Washington Journal of Environmental Law & Policy


Zoe A. Wong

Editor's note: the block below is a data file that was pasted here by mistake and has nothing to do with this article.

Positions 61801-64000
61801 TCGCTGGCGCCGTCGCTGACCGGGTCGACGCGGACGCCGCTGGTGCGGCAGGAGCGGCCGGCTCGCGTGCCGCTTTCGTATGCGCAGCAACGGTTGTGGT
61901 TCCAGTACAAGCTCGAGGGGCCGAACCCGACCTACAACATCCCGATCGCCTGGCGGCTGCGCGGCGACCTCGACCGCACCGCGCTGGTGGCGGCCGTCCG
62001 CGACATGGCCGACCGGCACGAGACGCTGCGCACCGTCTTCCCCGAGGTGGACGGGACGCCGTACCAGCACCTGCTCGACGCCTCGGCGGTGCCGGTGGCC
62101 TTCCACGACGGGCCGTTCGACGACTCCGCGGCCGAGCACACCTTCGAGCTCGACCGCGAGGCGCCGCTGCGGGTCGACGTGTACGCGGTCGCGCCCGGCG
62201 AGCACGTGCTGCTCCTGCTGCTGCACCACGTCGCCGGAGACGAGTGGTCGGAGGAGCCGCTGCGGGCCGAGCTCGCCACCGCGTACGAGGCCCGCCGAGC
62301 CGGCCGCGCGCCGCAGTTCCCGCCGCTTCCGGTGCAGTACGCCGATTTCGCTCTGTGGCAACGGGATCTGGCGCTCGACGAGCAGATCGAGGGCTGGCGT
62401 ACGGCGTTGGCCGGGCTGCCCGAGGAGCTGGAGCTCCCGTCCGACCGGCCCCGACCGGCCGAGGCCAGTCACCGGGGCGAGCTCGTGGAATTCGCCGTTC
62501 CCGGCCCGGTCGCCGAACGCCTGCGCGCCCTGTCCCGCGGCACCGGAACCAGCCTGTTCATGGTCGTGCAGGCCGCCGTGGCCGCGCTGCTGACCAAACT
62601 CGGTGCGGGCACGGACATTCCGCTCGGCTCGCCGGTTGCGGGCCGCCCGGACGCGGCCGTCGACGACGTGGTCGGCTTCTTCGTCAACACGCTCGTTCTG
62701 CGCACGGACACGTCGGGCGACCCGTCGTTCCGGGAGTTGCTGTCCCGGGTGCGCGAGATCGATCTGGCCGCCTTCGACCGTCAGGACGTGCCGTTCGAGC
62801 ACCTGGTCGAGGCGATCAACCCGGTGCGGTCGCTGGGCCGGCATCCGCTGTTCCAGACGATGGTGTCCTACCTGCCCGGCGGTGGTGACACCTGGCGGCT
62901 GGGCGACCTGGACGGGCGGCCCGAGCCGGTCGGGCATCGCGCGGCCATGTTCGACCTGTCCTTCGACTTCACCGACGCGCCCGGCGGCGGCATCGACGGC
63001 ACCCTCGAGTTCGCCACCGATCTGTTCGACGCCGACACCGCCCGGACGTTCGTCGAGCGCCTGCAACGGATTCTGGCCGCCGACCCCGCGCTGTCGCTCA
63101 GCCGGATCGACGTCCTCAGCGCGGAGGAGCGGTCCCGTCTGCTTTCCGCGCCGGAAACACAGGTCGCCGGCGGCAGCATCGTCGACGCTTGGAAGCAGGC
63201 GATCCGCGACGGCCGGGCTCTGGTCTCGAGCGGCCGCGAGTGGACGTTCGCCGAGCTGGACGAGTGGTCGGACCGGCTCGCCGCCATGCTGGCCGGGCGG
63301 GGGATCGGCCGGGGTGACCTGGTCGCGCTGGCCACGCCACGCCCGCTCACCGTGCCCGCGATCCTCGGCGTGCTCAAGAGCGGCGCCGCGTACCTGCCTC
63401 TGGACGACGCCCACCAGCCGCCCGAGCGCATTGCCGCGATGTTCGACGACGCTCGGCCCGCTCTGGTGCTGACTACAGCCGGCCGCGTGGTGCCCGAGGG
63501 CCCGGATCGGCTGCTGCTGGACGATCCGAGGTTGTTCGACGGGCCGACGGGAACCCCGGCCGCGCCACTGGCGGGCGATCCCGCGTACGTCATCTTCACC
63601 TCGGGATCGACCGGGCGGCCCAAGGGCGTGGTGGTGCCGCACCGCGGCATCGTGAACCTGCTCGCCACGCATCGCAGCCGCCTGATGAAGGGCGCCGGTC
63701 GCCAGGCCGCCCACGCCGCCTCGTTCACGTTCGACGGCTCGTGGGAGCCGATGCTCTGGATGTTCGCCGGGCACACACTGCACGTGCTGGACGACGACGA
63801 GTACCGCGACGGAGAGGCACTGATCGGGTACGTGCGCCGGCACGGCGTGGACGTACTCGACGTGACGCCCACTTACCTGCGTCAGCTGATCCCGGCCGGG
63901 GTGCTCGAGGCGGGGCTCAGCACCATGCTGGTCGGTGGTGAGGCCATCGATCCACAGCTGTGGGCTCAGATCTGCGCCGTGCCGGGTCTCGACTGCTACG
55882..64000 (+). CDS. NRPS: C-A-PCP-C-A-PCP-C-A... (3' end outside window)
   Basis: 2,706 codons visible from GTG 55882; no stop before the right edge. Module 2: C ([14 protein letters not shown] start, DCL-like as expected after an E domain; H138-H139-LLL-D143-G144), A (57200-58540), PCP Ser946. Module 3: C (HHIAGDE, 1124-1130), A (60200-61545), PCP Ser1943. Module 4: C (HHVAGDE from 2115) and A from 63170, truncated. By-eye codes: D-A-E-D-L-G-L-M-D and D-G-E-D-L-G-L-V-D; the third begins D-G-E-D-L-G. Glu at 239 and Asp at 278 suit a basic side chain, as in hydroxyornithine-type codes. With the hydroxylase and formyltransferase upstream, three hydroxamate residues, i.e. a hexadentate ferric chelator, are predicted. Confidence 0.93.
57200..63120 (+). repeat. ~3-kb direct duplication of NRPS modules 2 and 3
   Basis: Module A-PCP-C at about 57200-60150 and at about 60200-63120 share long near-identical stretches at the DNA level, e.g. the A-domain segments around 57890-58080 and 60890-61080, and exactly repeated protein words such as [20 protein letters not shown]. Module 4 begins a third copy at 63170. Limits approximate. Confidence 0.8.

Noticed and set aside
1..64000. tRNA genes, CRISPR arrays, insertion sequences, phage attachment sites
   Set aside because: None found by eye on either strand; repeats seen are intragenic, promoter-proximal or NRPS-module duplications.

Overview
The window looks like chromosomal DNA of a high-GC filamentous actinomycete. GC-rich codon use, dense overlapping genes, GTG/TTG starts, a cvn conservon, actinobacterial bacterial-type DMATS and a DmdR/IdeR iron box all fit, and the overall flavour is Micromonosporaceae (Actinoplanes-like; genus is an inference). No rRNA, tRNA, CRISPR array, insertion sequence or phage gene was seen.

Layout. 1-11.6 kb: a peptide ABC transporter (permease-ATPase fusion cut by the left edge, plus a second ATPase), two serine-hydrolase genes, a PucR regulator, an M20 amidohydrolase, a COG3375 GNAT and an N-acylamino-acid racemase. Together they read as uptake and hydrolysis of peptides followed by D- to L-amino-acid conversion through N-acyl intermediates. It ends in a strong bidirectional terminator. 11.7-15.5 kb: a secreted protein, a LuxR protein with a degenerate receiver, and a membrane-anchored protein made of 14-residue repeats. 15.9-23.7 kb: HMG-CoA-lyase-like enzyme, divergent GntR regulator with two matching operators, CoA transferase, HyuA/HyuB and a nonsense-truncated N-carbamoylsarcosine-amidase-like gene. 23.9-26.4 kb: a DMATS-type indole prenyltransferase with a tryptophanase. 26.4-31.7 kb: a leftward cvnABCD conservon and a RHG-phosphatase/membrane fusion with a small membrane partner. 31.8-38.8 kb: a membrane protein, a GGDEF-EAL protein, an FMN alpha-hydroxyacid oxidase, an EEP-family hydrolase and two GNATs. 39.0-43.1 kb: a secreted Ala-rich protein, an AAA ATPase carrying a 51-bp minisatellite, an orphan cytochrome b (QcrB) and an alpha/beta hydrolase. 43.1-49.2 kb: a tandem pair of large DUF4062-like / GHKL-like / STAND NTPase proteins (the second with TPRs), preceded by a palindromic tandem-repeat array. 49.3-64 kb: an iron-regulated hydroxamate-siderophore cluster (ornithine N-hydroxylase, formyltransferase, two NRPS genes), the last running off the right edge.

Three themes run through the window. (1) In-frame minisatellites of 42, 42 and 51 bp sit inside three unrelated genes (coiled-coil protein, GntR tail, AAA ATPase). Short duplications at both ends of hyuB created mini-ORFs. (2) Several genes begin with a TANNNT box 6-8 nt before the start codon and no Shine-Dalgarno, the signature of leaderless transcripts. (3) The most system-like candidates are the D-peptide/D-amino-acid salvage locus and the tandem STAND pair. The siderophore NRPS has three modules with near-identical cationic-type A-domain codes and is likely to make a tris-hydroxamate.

California maintains a complex system of water rights, with the State Water Resources Control Board as the premiere administrative agency overseeing it. The State Water Resources Control Board has the ability, for example, to investigate water usage and implement regulations. However, when it comes to adjudicating water rights disputes, the agency’s power is not absolute. Under the California Supreme Court’s holding in National Audubon v. Superior Court of Alpine County, the trial court shares concurrent jurisdiction with the State Water Resources Control Board over water rights disputes. As California faces extreme drought conditions and climate change, legal battles over precious water resources have intensified and have brought National Audubon to the forefront. This comment begins by reviewing the existing framework for water rights in California and analyzing the court’s decision in National Audubon. It then proceeds to explain how changed circumstances—namely, drought and climate change—render the current system unworkable. Finally, this comment advocates for abolishing the doctrine of concurrent jurisdiction for water rights disputes in favor of administrative exhaustion through legislative amendment. Doing so would eliminate confusion in litigation, give deference to the State Water Resources Control Board’s technical expertise, and better prepare California for an increasingly dry future.

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